October 30, 2020

What Is The Ethiopian Commodity Exchange?

The Ethiopian Commodity Exchange (ECX) is a national multi-commodity exchange in Ethiopia through which most of the country’s coffee is traded. Since it was established in 2008, it has been the subject of both praise and criticism from across the coffee industry.

While adjustments to how the ECX operates have been made, opinions remain mixed across the sector. For many outside of Ethiopia, it is unclear who benefits, and precisely what the role of the ECX is.

To learn more about the exchange, I spoke to an exporter, a buyer, and a specialty roaster all from or based in Ethiopia. They provided me with some insights on its structure, its benefits, and how it could be further improved to trade coffee. Read on to learn more.

Lee este artículo en español ¿Qué es la Bolsa de Comercio de Etiopía?

Ethiopian producer, ECX

Exploring The ECX

In 2007, economist Eleni Gabre-Mahin appeared in a famous TED talk where she outlined her ambitious vision to found the first commodities market in Ethiopia. Her plan, she said, would create wealth, minimise risk for farmers and turn one of the world’s poorest countries into one of its fastest-growing economies. She became CEO of the new Ethiopian Commodity Exchange in 2008, helping to launch the only functioning commodity exchange in Africa at the time. 

Today, Malawi, Rwanda, and Ghana also operate commodity exchanges, but the Ethiopian exchange was the first of its kind. It has largely been considered to have successfully modernised the country’s economy, linked smallholder farmers to markets, and enhanced food security. 

The ECX is a partnership between market actors, the members of the exchange, and the Government of Ethiopia. Its mission is to “bring integrity, security, and efficiency to the market, creating opportunities for unparalleled growth in the commodity sector”. 

However, coffee does not fit quite so well in the broader category of commodities. The differentiation of quality in the coffee sector (including the commercial, premium, and specialty markets) makes buying coffee more complex.

This requires more skill on the part of both producers and traders, which the popular commodity marketplace may not be equipped to adequately cover. 

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Ethiopian women ranking green coffee beans, ECX

How Has The ECX Benefited Producers And Buyers?

Before the ECX was established, many Ethiopian coffee producers had little to no access to sufficient credit, market information, and goods transportation among many other vital resources. For many Ethiopian farmers, coffee producers included, the ECX came as a way forward after years of struggle and hardship.

Price Transparency

Samuel Demisse is the owner of Keffa Coffee in Baltimore, which he tells me imports a lot of Ethiopian specialty coffee. 

“I was born and raised in Ethiopia,” Samuel explains. “My dad was a coffee farmer. Back then, there was no technology. The only way you heard about the coffee price was through the radio, once a day, if you were lucky. The farmers had no idea about the coffee price. it was really tough.”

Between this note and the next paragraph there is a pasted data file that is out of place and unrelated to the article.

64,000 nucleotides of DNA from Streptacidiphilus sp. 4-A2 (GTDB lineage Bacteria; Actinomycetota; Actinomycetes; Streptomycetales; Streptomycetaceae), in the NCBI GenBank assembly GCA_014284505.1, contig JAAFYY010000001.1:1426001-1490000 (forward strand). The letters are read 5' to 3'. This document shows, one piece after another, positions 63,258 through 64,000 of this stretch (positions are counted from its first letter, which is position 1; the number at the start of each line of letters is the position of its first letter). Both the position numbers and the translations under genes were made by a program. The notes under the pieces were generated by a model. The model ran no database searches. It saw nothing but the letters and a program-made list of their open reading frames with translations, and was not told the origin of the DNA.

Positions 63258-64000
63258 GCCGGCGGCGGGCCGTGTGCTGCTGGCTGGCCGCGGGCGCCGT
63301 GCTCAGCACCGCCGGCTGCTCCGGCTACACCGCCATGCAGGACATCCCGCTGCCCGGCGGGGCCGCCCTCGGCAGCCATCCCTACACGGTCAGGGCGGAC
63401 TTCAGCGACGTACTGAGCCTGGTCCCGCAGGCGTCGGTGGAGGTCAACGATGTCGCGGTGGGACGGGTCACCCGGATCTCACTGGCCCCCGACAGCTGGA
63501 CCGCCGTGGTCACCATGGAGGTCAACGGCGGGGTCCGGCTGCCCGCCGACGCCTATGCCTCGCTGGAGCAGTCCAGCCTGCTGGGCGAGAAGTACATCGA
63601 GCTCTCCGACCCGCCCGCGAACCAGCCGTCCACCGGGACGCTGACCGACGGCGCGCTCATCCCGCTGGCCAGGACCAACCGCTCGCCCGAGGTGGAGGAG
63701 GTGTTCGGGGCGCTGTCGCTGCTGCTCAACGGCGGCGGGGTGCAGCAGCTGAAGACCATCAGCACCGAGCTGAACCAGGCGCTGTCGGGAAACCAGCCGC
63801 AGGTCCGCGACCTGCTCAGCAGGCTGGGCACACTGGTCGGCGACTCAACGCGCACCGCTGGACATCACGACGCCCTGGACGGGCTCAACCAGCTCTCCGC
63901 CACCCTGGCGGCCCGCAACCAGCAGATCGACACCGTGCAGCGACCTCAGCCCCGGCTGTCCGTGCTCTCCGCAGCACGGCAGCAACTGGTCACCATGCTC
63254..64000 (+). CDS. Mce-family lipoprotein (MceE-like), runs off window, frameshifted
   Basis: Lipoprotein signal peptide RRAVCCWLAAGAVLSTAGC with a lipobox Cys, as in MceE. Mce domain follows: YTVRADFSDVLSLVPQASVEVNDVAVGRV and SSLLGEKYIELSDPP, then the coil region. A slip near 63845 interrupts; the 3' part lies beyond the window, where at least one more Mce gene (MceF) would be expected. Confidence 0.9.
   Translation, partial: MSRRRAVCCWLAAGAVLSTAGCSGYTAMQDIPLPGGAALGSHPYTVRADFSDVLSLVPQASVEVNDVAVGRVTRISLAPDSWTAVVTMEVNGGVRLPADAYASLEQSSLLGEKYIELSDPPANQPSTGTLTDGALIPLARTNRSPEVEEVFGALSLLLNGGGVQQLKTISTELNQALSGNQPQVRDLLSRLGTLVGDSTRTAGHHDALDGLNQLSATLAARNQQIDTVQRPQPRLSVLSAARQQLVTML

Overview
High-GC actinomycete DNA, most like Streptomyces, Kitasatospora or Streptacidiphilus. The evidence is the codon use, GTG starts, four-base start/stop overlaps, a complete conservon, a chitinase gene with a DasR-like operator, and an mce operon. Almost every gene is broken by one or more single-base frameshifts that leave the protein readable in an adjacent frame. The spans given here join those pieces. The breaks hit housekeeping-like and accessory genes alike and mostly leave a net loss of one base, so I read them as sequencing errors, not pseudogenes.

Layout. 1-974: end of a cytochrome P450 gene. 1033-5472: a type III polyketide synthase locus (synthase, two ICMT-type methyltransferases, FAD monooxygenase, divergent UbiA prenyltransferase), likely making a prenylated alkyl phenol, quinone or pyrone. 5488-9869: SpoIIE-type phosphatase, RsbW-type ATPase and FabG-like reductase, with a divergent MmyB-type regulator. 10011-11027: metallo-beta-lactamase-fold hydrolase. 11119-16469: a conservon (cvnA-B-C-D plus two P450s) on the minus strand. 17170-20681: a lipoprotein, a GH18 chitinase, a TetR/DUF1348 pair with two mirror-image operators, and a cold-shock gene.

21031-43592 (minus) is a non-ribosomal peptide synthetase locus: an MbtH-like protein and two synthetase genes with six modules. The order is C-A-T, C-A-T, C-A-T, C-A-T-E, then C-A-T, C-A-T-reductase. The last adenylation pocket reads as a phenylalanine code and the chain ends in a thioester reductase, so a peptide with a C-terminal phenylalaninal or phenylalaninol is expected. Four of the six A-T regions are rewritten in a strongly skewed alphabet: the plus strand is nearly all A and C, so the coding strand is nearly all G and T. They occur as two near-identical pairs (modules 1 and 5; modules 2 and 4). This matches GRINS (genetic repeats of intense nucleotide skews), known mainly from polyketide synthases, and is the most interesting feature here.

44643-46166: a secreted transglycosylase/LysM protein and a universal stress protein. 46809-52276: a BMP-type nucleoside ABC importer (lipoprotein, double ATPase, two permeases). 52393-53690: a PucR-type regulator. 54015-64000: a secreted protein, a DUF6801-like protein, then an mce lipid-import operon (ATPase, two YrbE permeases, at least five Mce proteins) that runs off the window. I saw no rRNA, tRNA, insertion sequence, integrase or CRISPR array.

However, when the ECX was introduced, it regularly posted the NYSE coffee price on monitors across coffee-producing areas. All of a sudden, farmers knew what was happening with the global price of the product they were trading. They could also use futures prices to inform their planting decisions. 

This was a revolution in transparency that allowed Ethiopian producers to have more agency over their selling price and business strategy.

Insurance & Stability For Producers

Samuel tells me that the “most important thing” about the ECX “is that farmers get their money right away”. 

Exporters who want to trade through the ECX have to transfer money to their ECX account upfront. This provides the guarantee that washing stations or any farmers selling their coffee will get their money the next day. 

“Before that, they had to wait to get their money – sometimes for up to three or six months. There was no security or guarantee,” he says.

Payments through the ECX are also electronic, meaning that producers no longer need to wait for a check or wire transfer to come through. Instead, the funds automatically debited from the exporter’s ECX account.

Furthermore, standardised contracts also incentivise better quality and, to some extent, eliminate the risk of a contract default or unreliable supply. The ECX model also has a “price flooring” scheme, which limits the value of coffee from dropping past a certain point and affecting producers too heavily.

Although producers are still affected by global coffee market price fluctuations, they are now much more protected and less exposed to risks than they used to be.

Security & Consistency For Buyers

When using the ECX, buyers are guaranteed that their coffee will be delivered promptly. Furthermore, the ECX’s regulations make sure that the commodities traded meet a minimum level of quality. 

While this has been the subject of some criticism as higher grade coffees are reportedly not always correctly graded, it is a system that seems to work effectively for commercial coffees. 

The centralised system also makes it easier for foreign buyers, as communication is simple, well-regulated, and often automated.

Coffee Transport & Market Access

Samuel tells me that before the ECX, farmers had to bring their coffee from the rural areas all the way to the Addis Ababa, where auctions would take place. 

Once producers arrived, there was a seven-day period during which the coffee could stay on their truck to be auctioned off. If it didn’t sell, farmers had to rent a warehouse to store it and a hotel room to live in until it would sell. In some cases, this could take up to eight months, Samuel says.